Out of interest, does anyone else around here feel that the blogging community are forgetting that MovableType is not actually a main stream technology? People in this community seem to have started talking about MT as if it is comparible to XHTML, or CSS.

    I'm not saying that giving out tips on MT is a bad thing, but we have to remember that web development doesn't = MT.

    I myself, I will always develop my own blogging system, and by doing so I think I will learn more about technologies that can help me in the job I do.

    I know someone as yourself Andy has no interest in learning programming skills, or server side technologies. So MT suits you fine. But I worry that some people will forget that the option is there to learn how to program for the web (maybe newbies), and think that MovableType is something that they HAVE to learn to become good web developers, not PHP or, or (god forbid) ColdFusion.

    (I hope I haven't stuck my neck on the block with this one)

    Still, I am glad that you have added archives! ;)

  7. #7 On November 8, 2004 01:44 PM Malarkey said:

    @ Phil Baines: Interesting points. I write about MT for the same reasons I write about CSS and design topics, because it is something that I know a little about and it interests me.

    Many blog readers have their own sites and personally I continue to be interested in how things can be achieved. Only last week, Dan Cederholm pointed to the MTSwitch plug-in that I am now using, and this made my badges thing possible.

    I can't easily believe that anyone would confuse talking about MT with 'hard-core' development. There are lots of sites that discuss .Net and other techie-dev stuff and this isn't going to be one of them. Not because I'm not interested in these areas, or in learning new skills, but because I cannot write about them with confidence.

    So MT suits you fine

    MT does indeed suit me just fine for this site, but as you know, in our studio we use a range of technologies including ASP, PHP, .Net, XML and XSLT. It's all about selecting the most appropriate tool for the job in hand.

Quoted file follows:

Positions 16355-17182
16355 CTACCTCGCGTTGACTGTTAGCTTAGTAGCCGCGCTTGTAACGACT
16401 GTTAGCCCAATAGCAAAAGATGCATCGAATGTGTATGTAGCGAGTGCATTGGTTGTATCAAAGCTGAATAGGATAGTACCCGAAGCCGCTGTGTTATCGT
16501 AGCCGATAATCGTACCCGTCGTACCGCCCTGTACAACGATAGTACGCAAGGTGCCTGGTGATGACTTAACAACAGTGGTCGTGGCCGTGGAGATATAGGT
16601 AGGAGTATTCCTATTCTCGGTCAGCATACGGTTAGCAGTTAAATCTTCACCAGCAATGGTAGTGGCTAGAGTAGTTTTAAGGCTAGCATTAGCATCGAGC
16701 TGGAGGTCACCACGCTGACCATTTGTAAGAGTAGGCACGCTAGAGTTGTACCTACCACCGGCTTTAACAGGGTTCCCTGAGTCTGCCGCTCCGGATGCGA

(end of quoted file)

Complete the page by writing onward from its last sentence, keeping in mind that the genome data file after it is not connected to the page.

To me, learning .Net, PHP or Coldfusion is about as likely as me learning ActionScript, 3DMax or Lightwave. I'm not going to learn Sage Line 50 either, or carpentry, or motorbike maintenance, or flower arranging... ;)

    So, I'll stick to writing about what I know (CSS, mark-up and design) and hope that you guys continue to read it.

  8. #8 On November 8, 2004 03:56 PM John Oxton said:

    I have to fall on the side of MT notes are good, I have never used it and would like to get a feel for the mark-up. I do the same with TXP (as does Mr. Hicks way before me) and a number of people have said how useful it has been when they were considering which CMS to choose.

    Hardcore it may not be but skilled it certainly is. As for writing your own CMS, that seems bonkers with so many good free one's to choose from and a large community of people offering help and support. I did actually start a 'road map' for a CMS, which is now in the bin... needless to say all roads now lead to TXP. Still respect to anyone who has commited to doing thier own!

  9. #9 On November 9, 2004 11:05 AM Phil Baines said:

    After posting that comment, i realised how little sense it really made. Sorry about that guys.

    My reasoning for developing my own blogging/cms is not that I don't want to use MovableType, TextPattern, or any of the others; but that I hope to teach myself some new tricks in the process. I am a programmer at the core, with an big interest in design and web standards.